I love Old Time Radio
Back in 2008 I bought a new car that I still have and one of the things it came with was a year’s subscription to satellite radio. I was always one of those people who said I would never pay for radio. It was bad enough that I have to pay for television to watch anything worth watching especially my beloved St. Louis Cardinals. Nevertheless, I took advantage of my free subscription and trolled the dial for commercial free tunes to listen too on long commutes to work. After all, I live in Los Angeles and everywhere is a long commute. Then one day I came upon Radio Classics. I was intrigued so I listened for a while and I discovered that it broadcast programs from the Golden Age of Radio, that age where stories were told over the radio before the mass marketing of and certain popularity of television. It didn’t take long before I was hooked on Fibber McGee and Molly, Gunsmoke, Richard Diamond Private Detective and the Shadow.
These Old Time Radio programs hearken back to a more innocent time in our history but are remarkably current in their content. There is an honesty about the issues they address and naiveté in which they address them. Regardless, I have become an OTR addict. Not only do I still have satellite radio in my car, I have it at work and at home through my computer, all of which I pay for. I never would have thought I would pay for radio but I look forward to tuning into Radio Classics every day and hearing Greg Bell and his blurbs on the history of the shows and the actors who appear in them. I went so far as to purchase several books on the subject such as On the Air and Tune in Yesterday by John Dunning and Radio’s First 75 Years by B. Eric Rhodes and scoured the internet for sources on my favorite shows. I find the whole genre fascinating.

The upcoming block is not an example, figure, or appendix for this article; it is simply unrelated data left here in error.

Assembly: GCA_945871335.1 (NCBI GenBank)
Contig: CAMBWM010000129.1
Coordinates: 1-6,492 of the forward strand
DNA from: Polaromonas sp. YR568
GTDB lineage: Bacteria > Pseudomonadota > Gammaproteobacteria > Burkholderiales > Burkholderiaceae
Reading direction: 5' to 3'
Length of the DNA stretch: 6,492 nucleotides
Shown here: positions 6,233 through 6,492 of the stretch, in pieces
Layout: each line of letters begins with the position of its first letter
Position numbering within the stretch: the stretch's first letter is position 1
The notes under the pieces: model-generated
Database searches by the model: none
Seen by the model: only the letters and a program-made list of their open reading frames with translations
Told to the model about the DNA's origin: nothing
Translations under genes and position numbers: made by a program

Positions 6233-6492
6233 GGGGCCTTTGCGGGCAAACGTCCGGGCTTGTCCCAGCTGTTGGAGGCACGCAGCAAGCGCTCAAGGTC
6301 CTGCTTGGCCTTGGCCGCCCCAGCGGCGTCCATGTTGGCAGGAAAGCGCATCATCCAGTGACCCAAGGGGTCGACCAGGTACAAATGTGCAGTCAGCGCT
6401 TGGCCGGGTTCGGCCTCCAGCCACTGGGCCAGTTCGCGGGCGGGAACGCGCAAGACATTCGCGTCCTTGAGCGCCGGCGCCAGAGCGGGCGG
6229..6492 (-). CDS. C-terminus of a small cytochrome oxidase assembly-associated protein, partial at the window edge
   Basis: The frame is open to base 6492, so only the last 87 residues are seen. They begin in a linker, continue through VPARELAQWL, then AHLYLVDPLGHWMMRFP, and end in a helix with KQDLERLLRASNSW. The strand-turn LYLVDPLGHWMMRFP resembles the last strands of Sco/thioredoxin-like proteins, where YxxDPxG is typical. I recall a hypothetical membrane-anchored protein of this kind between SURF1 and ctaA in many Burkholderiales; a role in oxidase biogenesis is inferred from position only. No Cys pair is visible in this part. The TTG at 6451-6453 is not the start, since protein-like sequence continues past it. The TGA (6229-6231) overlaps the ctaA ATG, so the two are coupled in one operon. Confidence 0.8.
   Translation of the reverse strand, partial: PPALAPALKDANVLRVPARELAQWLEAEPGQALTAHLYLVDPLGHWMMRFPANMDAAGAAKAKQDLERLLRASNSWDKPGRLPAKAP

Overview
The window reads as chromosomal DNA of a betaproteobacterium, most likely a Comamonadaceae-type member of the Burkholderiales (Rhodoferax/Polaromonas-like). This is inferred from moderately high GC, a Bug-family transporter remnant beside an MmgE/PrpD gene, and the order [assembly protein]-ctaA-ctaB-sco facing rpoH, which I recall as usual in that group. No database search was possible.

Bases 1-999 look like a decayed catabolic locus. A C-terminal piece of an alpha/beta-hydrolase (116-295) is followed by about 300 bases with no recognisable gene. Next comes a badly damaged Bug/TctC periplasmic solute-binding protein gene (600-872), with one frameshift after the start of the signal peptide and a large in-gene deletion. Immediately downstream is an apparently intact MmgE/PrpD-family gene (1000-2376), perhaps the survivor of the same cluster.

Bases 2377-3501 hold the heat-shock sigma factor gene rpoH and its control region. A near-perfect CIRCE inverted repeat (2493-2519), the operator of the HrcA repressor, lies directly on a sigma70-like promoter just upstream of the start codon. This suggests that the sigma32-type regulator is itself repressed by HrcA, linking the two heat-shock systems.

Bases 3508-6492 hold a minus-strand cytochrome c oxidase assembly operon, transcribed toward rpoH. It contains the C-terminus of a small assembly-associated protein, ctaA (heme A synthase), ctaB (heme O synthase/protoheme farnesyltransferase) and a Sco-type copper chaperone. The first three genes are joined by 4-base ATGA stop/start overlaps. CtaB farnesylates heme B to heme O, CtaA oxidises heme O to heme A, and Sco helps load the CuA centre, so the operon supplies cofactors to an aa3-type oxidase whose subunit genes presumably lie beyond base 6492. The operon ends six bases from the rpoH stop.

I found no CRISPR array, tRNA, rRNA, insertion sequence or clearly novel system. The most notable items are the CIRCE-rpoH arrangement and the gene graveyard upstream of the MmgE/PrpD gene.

One of the things that I find most interesting about OTR is how often the most famous names in movie making appeared either on their own programs or in guest appearances in others. Many recreated shortened versions of movies they appeared in. It was not uncommon to tune in and hear Clark Gable, Humphrey Bogart, Lauren Bacall, Jimmy Stewart, Betty Davis and others recreate movie rolls or appearing on programs like Suspense and the Lux Radio Theater hosted by Academy Award winning producer/director Cecil B. DeMille. Oscar winners Jimmy Stewart, Bogey and Bacall, and Ronald Coleman among others had their own weekly programs. This is something you definitely don’t see today. There is rarely an occasion when “movie stars” appear on television. That certainly wasn’t the case in the Golden Age of Radio. Everyone could tune in weekly to hear their favorite stars without having to pay the cost of a ticket to the cinema. Money was tight during the Depression and the subsequent war years so not everyone had the disposable income that allowed them to splurge and go to see a movie with the family and the next best thing was the radio and the stars did not disappoint.
OTR programs like the television shows of today consist of comedies, dramas, private investigators, and police, science fiction, and game shows. These programs, unlike television, spur the imagination in the same way that books do. They allow you free reign to visualize the characters from your point-of-view and feed your memory so you can draw from it for other imaginative experiences. OTR is all about your thoughts and perceptions as you listen to the program’s dialogue and the actor’s inflection of the words. OTR is a true listening experience that you cannot get anywhere else.
So, here I am all these years later still driving that same car and listening to Greg Bell introduce Jack Benny, Burns and Allen, Escape, Sam Spade, and Our Miss Brooks. I have learned that there are many websites and YouTube that provide free listening to OTR shows. Take a few minutes and listen to one of these classic radio shows. I am sure that you will become an addict too.
Here are a few OTR programs for your enjoyment: